Lionel Buckett squats barefoot on the stone outcropping that forms a natural verandah to his latest extraordinary creation. Weathered and weary with a shock of curly orange hair, he's looking out across a magnificent, pristine valley in Australia's Blue Mountains range, a view that probably hasn't changed in thousands, even hundreds of thousands of years. "It's an interesting thing with passive solar design," he muses, "that a cave facing north is probably the first passive solar building that humans ever lived in."

He'd know a thing or two about passive solar design. Buckett's company Australian Hardwood Homes was decades ahead of its time in terms of energy efficiency. "I had a company with up to about 15, 16 fellas working for about 25 years. We used to specialize in passive solar design, alternative energy systems, doing the right thing by the planet, all that sort of thing … Yeah, we won pretty well every energy award that you could for New South Wales over five or six years, and the boys in the company were master builder of the year probably 10 years ago now."

The business is long gone now, and Buckett has come into possession of the extraordinary piece of land we're now looking over – 600 acres of prime bushland that's been in his family since the 1950s.

"It's part of an original land grant from 1830 to a fella called Lt. Bowen. He came here and he had 17 convicts, and he made a road right down into that gorge, he built a dam and a water powered sawmill. The reason my father bought it was because in that rainforest was heaps of coachwood – highly valuable timber. It used to be a major industry here in the 40s and 50s for furniture. There's still heaps of it there, it's probably worth more than what the property's worth."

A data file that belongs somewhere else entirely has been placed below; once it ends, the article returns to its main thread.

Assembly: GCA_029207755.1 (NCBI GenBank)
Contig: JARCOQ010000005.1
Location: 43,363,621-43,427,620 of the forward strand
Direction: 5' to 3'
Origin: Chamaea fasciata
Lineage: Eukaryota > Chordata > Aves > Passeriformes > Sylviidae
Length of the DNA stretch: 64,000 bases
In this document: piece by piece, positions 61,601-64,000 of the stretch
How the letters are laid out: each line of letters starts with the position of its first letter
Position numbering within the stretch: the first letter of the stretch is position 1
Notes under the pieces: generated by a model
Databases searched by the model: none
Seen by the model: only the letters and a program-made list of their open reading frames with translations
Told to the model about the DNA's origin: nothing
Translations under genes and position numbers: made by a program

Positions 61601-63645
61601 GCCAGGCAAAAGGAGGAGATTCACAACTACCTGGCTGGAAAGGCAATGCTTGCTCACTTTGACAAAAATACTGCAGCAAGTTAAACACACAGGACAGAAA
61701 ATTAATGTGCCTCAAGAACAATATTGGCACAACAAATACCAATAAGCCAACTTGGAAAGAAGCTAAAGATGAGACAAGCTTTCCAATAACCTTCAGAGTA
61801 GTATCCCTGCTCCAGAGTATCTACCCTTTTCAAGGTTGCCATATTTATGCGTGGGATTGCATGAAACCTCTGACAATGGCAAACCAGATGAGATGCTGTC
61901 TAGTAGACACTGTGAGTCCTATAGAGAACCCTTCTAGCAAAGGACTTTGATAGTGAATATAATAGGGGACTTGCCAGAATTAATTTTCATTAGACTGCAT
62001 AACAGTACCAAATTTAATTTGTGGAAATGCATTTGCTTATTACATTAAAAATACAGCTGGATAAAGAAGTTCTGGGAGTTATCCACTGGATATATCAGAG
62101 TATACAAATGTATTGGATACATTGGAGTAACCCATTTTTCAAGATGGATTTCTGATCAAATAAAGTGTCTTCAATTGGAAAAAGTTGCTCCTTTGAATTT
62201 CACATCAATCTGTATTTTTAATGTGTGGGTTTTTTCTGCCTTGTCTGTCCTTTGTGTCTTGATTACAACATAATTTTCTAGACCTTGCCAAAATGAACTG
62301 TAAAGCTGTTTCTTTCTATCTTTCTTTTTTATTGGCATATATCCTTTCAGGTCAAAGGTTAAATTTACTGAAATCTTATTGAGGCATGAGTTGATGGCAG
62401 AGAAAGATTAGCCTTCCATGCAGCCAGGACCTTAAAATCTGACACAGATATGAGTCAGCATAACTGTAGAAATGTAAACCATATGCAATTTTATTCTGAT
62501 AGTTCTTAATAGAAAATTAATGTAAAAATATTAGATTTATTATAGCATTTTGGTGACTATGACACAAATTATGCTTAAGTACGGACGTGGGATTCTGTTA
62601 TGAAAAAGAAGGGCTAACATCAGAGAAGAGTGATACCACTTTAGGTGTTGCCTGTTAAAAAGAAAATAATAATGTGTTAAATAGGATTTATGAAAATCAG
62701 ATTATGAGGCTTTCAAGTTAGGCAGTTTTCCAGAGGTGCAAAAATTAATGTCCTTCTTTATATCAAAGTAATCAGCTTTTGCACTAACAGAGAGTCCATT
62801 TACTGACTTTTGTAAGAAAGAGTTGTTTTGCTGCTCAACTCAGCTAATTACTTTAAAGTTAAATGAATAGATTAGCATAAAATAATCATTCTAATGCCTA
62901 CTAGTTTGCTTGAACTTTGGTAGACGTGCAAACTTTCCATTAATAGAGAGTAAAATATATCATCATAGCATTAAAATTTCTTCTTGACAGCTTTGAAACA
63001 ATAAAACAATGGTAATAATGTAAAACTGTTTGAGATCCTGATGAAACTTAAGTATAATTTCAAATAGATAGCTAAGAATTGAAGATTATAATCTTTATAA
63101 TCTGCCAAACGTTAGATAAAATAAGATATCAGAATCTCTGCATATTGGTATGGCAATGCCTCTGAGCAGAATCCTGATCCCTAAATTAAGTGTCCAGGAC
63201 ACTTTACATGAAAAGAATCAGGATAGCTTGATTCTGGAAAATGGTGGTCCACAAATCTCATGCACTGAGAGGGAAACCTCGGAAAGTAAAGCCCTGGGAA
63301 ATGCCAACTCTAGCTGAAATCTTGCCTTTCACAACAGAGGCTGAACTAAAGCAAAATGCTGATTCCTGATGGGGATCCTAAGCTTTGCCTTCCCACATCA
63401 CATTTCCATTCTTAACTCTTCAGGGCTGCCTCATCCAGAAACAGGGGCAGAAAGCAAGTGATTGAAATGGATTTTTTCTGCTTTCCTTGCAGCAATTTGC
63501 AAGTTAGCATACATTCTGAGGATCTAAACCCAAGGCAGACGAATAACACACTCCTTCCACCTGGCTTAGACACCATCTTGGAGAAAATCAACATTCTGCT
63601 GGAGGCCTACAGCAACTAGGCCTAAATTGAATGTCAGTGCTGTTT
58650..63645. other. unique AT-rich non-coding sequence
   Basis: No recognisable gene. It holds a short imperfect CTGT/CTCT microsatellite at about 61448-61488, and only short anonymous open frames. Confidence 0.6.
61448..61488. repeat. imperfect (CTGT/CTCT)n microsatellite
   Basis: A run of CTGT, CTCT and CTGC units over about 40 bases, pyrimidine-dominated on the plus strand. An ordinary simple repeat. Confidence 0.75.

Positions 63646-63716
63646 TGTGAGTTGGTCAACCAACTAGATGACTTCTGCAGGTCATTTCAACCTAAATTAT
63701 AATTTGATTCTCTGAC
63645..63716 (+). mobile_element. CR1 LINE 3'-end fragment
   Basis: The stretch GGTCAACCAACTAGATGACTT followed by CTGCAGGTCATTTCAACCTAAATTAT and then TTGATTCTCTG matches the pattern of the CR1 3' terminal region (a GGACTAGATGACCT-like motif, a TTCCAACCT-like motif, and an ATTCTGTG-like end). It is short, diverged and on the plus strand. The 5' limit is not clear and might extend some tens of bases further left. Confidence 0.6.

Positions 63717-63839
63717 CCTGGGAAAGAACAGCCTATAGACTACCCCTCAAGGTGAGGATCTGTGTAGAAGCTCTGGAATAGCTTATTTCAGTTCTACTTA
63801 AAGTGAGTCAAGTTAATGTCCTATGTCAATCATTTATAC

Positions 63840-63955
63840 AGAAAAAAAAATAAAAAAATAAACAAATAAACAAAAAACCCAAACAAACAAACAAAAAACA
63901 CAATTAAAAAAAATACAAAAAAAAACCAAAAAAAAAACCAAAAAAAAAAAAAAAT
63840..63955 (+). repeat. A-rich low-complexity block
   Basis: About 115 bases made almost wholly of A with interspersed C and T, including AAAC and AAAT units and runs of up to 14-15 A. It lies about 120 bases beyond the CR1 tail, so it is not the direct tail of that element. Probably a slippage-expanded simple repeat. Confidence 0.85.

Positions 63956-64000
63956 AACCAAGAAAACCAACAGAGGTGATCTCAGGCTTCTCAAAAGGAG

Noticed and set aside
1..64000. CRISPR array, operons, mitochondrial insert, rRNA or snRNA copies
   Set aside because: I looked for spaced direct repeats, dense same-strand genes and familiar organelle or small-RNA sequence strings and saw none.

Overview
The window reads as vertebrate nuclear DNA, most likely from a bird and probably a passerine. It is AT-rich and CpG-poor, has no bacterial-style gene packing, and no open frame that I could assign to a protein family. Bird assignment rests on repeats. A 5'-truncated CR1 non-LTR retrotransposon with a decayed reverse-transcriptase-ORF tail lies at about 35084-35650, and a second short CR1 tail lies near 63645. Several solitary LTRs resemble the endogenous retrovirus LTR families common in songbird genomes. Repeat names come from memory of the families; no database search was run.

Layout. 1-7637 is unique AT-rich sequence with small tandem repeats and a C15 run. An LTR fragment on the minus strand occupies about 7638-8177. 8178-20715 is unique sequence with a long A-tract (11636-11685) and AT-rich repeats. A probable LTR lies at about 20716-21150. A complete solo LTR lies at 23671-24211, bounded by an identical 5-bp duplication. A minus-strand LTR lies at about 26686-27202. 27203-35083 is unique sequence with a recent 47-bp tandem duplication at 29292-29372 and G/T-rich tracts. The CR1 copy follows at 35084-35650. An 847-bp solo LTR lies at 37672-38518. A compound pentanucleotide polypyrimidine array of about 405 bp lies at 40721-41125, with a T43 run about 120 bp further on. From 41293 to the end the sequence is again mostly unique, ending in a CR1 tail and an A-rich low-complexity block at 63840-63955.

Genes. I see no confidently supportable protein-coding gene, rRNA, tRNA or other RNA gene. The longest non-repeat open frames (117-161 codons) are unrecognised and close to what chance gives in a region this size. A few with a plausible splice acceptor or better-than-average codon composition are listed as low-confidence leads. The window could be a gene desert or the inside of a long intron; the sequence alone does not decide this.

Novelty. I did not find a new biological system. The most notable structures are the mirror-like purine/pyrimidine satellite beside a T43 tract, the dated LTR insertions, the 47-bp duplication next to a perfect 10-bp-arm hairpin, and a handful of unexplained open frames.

Rather than logging it, Buckett has decided to use the land as a canvas for his own creativity, creating a series of eco-friendly holiday cabins that showcase his imagination as well as his exceptional tradesmanship. Starting out as a carpenter, he began building his first house at 17 before qualifying as a bricklayer and builder. The woodwork in the cabins is exquisite, which makes it all the more remarkable that his latest creation uses almost no wood at all.

The cllifftop cave is a concrete and steel construction that's been built onto a natural rock platform. Opening a small, round wooden door that wouldn't be out of place in Hobbiton, you step through onto a neat little landing featuring a sandstone kitchen.

Moving down a short set of stairs brings you into the main living space, with a wood space heater, a bed covered with kangaroo skins, and a hidden TV cabinet with a sliding stone door – "there'll be a TV in there," Lionel grins, "…probably." A copper pipe winds around the heater's exhaust flue, capturing waste heat and using it to heat water on its way up to a tank on the roof.